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One-step inequality word problem

Inequalities are more than abstract concepts and exercises. They help solve real life problems. Here's an example. Created by Sal Khan and Monterey Institute for Technology and Education.

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Video transcript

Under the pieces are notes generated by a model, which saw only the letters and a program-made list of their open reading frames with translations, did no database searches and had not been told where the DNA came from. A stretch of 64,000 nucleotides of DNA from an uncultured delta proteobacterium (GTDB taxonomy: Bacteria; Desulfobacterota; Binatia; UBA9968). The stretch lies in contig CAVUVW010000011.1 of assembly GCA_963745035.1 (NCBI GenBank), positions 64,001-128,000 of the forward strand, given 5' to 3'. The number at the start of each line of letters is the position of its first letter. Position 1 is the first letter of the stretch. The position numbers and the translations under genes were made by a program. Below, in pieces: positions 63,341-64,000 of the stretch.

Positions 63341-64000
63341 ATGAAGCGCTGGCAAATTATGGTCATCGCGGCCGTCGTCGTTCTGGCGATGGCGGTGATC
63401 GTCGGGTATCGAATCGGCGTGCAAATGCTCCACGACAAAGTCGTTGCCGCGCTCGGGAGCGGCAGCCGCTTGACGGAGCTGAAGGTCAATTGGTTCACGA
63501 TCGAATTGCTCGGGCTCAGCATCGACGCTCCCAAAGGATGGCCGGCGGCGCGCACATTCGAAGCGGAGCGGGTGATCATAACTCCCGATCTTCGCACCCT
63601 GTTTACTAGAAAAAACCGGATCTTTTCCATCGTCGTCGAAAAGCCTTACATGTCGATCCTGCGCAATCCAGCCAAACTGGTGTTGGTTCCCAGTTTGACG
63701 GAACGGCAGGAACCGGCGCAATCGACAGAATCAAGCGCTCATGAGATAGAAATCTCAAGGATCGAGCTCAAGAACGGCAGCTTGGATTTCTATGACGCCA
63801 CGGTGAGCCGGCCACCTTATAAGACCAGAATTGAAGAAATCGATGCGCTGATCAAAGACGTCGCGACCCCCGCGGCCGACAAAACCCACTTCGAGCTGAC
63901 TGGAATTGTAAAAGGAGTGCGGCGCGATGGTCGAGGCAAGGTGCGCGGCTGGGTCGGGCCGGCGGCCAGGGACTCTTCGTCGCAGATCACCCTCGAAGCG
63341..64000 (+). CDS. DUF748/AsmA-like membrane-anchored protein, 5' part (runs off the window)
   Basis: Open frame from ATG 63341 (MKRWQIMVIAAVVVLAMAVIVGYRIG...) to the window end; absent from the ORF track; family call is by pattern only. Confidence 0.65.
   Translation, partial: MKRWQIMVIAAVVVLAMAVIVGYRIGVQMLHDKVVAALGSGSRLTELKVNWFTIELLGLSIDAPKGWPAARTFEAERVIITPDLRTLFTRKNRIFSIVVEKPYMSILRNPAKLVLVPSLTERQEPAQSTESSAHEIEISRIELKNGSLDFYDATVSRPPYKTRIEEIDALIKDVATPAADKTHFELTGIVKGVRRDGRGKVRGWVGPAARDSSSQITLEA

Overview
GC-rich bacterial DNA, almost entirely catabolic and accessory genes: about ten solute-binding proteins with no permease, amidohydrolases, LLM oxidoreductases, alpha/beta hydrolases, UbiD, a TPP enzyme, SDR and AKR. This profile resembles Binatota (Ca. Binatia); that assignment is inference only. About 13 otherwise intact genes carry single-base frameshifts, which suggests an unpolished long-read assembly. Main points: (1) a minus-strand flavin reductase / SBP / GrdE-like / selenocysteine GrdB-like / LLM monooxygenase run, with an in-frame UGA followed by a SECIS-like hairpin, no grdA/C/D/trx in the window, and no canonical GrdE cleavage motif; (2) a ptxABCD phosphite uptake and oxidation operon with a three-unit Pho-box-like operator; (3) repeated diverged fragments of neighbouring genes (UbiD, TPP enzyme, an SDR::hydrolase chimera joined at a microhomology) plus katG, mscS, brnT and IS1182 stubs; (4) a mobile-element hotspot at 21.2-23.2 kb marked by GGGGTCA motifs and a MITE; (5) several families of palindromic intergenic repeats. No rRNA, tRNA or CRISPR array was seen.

A contractor is purchasing some stone tiles for a new patio. Each tile costs $3, and he wants to spend less than $1,000. And it's less than $1,000, not less than or equal to $1,000. The size of each tile is one square foot. Write an inequality that represents the number of tiles he can purchase with a $1,000 limit. And then figure out how large the stone patio can be. So let x be equal to the number of tiles purchased. And so the cost of purchasing x tiles, they're going to be $3 each, so it's going to be 3x. So 3x is going to be the total cost of purchasing the tiles. And he wants to spend less than $1,000. 3x is how much he spends if he buys x tiles. It has to be less than $1,000, we say it right there. If it was less than or equal to, we'd have a little equal sign right there. So if we want to solve for x, how many tiles can he buy? We can divide both sides of this inequality by 3. And because we're dividing or multiplying-- you could imagine we're multiplying by 1/3 or dividing by 3 -- because this is a positive number, we do not have to swap the inequality sign. So we are left with x is less than 1,000 over three, which is 333 and 1/3. So he has to buy less than 333 and 1/3 tiles, that's how many tiles, and each tile is one square foot. So if he can buy less than 333 and 1/3 tiles, then the patio also has to be less than 333 and 1/3 square feet. Feet squared, we could say square feet. And we're done.